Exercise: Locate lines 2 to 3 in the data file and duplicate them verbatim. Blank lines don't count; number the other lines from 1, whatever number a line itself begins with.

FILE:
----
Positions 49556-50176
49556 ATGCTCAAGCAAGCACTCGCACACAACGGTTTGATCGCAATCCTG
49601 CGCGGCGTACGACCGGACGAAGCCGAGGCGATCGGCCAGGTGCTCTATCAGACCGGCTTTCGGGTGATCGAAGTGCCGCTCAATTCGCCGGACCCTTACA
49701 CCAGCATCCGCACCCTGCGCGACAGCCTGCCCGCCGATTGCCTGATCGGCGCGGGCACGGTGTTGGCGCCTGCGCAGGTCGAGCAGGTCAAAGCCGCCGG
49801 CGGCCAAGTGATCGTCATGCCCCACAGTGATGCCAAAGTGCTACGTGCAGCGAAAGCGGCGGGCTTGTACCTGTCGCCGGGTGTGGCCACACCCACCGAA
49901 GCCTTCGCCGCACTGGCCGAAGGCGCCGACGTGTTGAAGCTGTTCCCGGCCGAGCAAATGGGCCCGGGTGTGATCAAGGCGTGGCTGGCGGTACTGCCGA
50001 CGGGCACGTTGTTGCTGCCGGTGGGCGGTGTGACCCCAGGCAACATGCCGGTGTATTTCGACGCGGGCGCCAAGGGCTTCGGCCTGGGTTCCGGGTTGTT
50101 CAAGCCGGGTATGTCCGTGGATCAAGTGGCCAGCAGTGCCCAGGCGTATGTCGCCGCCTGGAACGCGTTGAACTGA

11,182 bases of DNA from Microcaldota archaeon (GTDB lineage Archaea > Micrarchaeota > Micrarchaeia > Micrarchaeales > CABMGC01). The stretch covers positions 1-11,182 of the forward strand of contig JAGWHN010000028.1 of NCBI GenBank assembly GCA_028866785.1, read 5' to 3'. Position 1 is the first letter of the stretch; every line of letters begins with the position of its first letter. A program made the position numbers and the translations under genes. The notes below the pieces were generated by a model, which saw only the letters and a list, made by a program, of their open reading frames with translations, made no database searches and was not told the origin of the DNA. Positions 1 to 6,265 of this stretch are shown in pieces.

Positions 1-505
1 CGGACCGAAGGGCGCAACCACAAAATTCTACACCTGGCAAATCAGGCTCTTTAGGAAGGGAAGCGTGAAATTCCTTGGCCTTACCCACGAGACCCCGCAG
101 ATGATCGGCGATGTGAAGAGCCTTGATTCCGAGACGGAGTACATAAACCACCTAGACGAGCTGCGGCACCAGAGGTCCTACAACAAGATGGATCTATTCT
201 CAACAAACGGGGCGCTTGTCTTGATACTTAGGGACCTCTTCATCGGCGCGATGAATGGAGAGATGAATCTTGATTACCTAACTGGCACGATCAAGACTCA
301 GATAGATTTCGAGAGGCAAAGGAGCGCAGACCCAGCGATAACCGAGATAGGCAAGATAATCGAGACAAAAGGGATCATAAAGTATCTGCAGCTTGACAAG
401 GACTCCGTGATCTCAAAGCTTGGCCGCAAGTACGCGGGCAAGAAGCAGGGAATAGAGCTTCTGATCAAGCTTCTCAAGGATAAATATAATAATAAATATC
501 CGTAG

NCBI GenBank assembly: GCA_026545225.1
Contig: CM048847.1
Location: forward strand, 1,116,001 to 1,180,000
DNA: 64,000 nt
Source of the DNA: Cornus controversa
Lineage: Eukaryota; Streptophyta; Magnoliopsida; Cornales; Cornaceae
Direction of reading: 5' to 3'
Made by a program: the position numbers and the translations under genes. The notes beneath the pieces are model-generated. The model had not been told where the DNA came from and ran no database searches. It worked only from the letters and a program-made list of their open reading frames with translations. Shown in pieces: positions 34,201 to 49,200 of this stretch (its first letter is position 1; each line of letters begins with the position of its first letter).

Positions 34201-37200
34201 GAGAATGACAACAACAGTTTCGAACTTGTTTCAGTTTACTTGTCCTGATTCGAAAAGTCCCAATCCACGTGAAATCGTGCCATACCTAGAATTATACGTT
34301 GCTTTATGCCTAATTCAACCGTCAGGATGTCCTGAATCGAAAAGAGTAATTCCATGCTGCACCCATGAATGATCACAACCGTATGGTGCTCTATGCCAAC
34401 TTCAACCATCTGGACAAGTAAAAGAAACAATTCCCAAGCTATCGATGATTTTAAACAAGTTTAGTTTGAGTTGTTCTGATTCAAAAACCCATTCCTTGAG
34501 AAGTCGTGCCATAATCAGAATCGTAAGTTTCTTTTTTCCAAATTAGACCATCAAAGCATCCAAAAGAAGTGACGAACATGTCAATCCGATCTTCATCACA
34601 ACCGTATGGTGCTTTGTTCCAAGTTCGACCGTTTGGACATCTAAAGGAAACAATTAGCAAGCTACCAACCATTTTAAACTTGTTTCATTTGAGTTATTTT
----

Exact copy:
49556 ATGCTCAAGCAAGCACTCGCACACAACGGTTTGATCGCAATCCTG
49601 CGCGGCGTACGACCGGACGAAGCCGAGGCGATCGGCCAGGTGCTCTATCAGACCGGCTTTCGGGTGATCGAAGTGCCGCTCAATTCGCCGGACCCTTACA